What is the result of taking Jesus’ yoke? Have you had that experience? Share a time when you were under Jesus’ yoke (doing something you didn’t necessarily want to do personally) and yet discovered an "easy and light" manner of life.



Read I Chronicles 17:16-27.

  • Who is Solomon according to this passage? How does he define himself?
  • What would it look like for Solomon to pursue his own self-actualization based on His understanding of what determines identity?
  • What can you learn about your own identity from this passage?



Make a list together of unhealthy places you’ve sought identity. Then, pray this prayer of confession and realignment, inserting your list into the blank:

Lord, I pray that I would stop trying to find my identity in anything other than being Your child, a child of the King and a citizen in the Kingdom of God. Thank You for this amazing grace in my life! Lord, help me see the minute I start placing my identity in something else, like ___________________________________________________________________________________________________________________________________________________________________________________________________________________________

Help me in those moments to remember that nothing brings me peace and fulfillment  me the way You do. Help me rebuke my desires and remember to Whom I belong. In Jesus’ Name, Amen!


Skeptics Welcome (part 3): Hold the Magic


If God came down today and told you that one story in the Bible wasn’t actually true (honestly He couldn’t believe you’d ever actually bought it), which story would it be? Which is the “craziest” story in the Bible?



In the sermon Sunday Justin mentioned that some of us have a very sensitive “magic meter”--meaning, some of us are quickly skeptical of things that don’t align with the rules of the natural world or our own personal experience.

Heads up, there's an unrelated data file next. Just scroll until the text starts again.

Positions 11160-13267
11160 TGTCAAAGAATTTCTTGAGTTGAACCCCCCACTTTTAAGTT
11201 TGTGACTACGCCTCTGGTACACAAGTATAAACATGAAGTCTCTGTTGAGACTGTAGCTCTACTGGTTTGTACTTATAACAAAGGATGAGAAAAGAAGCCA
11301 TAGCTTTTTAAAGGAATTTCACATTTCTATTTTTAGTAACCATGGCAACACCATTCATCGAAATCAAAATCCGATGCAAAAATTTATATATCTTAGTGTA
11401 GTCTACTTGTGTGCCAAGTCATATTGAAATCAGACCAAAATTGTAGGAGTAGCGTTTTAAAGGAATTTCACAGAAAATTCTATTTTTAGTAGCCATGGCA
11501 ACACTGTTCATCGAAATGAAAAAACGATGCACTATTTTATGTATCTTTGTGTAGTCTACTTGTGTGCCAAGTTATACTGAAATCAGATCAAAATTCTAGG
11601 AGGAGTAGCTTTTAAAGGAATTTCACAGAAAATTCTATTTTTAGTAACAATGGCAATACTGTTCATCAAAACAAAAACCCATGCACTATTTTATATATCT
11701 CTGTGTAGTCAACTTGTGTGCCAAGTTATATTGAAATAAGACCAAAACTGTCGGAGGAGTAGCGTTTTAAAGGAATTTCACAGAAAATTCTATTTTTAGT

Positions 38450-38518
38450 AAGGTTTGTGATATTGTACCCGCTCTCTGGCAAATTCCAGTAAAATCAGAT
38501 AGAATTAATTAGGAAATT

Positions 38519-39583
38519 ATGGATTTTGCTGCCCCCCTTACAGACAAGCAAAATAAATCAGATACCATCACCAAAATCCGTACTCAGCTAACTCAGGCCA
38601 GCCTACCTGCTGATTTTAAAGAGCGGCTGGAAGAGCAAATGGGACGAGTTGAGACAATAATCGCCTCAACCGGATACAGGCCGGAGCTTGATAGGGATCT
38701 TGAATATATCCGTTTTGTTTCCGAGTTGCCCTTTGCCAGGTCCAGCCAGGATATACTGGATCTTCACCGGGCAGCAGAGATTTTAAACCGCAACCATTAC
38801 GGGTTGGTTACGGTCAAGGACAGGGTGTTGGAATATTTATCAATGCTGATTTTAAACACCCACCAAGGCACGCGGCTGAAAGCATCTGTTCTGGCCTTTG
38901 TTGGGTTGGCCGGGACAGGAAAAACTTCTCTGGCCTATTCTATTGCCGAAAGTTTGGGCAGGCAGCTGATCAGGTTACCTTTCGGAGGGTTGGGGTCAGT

• Outside of the Bible, have you ever been in a situation when your magic meter went off, when a circumstance or conversation or TV show or entertainer or friend’s story lost you because it was too “magical”? Share with the group.
  • If you don’t have a particularly sensitive magic meter, why do you think that is? Is it ever a problem to be so open?

Have you ever personally been derailed (or tripped up) in your pursuit of Christ by the weirder, more miraculous/supernatural parts of the Bible? Share a Bible story or detail that got to you. Why was that so hard to believe?

As humans, we often feel like if we can’t explain it, it doesn’t exist. Does that make sense? Why or why not?

  • Make a list of things you personally can’t explain the inner workings of (but enjoy using or relying upon). Examples: wifi, gravity, Diet Coke

We said in the lesson, there is no Christianity without the supernatural. There is no God without the metaphysical. Is that true? Can’t we just take some Jesus and not the weird stuff? If not, why not?

What would it look like to live your life in a way that presumed (even required) the existence of the supernatural? How would you act differently than someone who didn’t believe in the supernatural?

How does it make you feel to know SO much is going on in realms outside our ability to perceive? Why do you think science might be more attractive than religious faith?



Read Col. 2:8-15